It seems everything has already been written about Rachmaninoff's piano concertos. And if there was a music lover who was not exposed to them before piano competitions became an important component of the culture of classical music consumption, in recent years it seems that not a year goes by when dozens of performances are not added to these works. Perhaps the reason for this is that the pianist's writing is that of a star pianist as well as an excellent composer: his music is idiomatic and precise, the solo textures fit the performer’s ten fingers "like a glove," and the emotional range of the work is all that a performer can ask. "This is a great gift to the history of piano literature from an excellent pianist who is also a great composer" said Arthur Rubinstein at the time. One of the less obvious aspects of Rachmaninoff's biography was his tendency towards profound sadness (or grief, or even depression, depending on the period and perspective). In this light we can understand the dedication of the work to Nikolai Dahl, who was a physician and hypnotist who restored the composer’s faith and self-confidence after his first concerto and symphony failed miserably in their debut performances. It seems Dahl did an excellent job because the second piano concerto marked the beginning of the indisputable success of Rachmaninoff's 28-year-long career. Biographers also note that shortly after the success of the concerto, Rachmaninoff married the love of his life, Natalya Satina.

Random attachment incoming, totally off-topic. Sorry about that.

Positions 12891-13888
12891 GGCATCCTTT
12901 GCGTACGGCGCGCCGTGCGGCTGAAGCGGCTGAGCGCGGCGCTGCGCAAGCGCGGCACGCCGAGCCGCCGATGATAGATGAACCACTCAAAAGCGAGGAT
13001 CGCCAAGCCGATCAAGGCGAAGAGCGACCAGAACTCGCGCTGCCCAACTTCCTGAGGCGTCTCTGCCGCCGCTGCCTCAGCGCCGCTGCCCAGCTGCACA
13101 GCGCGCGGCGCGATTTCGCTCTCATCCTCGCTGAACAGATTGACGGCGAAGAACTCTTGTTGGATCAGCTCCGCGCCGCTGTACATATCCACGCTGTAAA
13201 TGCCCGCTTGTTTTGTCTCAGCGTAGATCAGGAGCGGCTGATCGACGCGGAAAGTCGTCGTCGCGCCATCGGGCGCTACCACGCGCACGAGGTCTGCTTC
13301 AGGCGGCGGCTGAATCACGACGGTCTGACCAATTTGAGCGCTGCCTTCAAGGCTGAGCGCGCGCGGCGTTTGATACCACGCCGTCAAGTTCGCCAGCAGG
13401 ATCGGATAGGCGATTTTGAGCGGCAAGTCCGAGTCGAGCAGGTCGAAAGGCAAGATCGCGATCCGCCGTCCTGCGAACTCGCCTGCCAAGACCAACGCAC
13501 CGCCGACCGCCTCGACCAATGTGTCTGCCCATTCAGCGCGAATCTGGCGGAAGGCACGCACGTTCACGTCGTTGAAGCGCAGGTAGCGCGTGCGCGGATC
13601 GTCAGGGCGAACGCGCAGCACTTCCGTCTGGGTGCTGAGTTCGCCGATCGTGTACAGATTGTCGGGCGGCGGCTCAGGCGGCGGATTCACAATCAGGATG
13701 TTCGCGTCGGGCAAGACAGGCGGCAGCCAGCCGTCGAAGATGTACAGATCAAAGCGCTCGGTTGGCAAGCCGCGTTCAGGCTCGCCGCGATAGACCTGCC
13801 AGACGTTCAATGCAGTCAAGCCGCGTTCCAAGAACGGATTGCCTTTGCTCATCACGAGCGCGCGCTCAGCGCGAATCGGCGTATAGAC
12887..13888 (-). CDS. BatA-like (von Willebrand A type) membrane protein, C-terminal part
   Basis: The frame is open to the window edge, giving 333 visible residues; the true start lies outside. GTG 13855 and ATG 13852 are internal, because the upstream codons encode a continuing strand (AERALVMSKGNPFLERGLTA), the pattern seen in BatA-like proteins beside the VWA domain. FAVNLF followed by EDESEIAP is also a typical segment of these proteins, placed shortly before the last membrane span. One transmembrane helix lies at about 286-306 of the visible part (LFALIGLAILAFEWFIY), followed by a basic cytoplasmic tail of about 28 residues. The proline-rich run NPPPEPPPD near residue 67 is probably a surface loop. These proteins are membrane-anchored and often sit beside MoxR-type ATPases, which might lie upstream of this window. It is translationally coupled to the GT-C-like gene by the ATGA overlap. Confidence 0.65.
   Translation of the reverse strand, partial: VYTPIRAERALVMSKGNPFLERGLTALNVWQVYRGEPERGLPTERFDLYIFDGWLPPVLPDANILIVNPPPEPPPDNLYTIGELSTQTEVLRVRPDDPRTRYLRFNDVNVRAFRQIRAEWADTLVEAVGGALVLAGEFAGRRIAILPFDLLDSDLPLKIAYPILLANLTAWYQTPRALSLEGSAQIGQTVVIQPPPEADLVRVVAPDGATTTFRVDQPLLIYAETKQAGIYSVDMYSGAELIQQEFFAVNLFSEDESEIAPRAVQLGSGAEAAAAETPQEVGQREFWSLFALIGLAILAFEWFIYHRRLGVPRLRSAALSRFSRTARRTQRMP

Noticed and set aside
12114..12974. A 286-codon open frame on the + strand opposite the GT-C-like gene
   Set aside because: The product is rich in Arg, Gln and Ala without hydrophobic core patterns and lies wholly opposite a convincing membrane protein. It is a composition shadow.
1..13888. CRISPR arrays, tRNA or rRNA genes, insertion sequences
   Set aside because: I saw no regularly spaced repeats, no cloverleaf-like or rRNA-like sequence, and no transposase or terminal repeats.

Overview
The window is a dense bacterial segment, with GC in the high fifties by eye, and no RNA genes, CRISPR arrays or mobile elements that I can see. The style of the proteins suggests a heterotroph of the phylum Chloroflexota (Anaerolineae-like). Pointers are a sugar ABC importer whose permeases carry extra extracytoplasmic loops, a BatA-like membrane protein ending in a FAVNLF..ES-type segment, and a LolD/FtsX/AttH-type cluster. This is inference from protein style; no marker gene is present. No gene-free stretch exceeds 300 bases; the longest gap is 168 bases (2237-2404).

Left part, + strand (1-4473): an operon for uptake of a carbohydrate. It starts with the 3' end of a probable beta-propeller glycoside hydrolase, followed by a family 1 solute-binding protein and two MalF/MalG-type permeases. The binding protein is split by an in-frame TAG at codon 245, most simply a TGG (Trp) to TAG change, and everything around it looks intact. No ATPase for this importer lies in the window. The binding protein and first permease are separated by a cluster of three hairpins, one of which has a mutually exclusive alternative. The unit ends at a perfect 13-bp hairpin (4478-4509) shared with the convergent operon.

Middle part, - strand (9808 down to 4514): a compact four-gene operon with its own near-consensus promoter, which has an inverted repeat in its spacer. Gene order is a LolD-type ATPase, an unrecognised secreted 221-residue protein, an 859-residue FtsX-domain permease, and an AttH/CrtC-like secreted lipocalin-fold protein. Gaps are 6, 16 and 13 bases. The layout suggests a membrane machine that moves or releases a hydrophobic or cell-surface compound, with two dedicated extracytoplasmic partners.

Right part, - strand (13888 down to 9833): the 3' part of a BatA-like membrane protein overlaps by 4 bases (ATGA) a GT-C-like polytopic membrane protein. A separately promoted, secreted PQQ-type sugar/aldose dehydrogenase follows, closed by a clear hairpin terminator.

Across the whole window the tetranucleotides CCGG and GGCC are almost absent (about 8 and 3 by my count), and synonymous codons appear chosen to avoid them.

The conductor and composer Leonard Bernstein had a special sense for great works by composers who were not necessarily widely recognized. Let us not forget that it was Bernstein who brought to the public consciousness the symphonies of Mahler, Shostakovich, Prokofiev, and Ives. In 1962, Bernstein "discovered" a “new” composer—at least to the wider world—the important Danish composer Karl Nielsen. The recording of Nielsen's Fifth Symphony by the New York Philharmonic Orchestra for CBS Records led many music fans to ask, "how have we not heard of this composer before?" When Bernstein recorded the Third Symphony of Nielsen (in 1965), the world already understood that before us were both an important composer and a wonderful piece. Today there seems to be no dispute about the importance, quality, and musical value of Nielsen's works.

Price Range

180-550 nis

Duration

approx 2 hours including intermission

Duration

approx 2 hours including intermission

Price range

180-550 nis

Follow us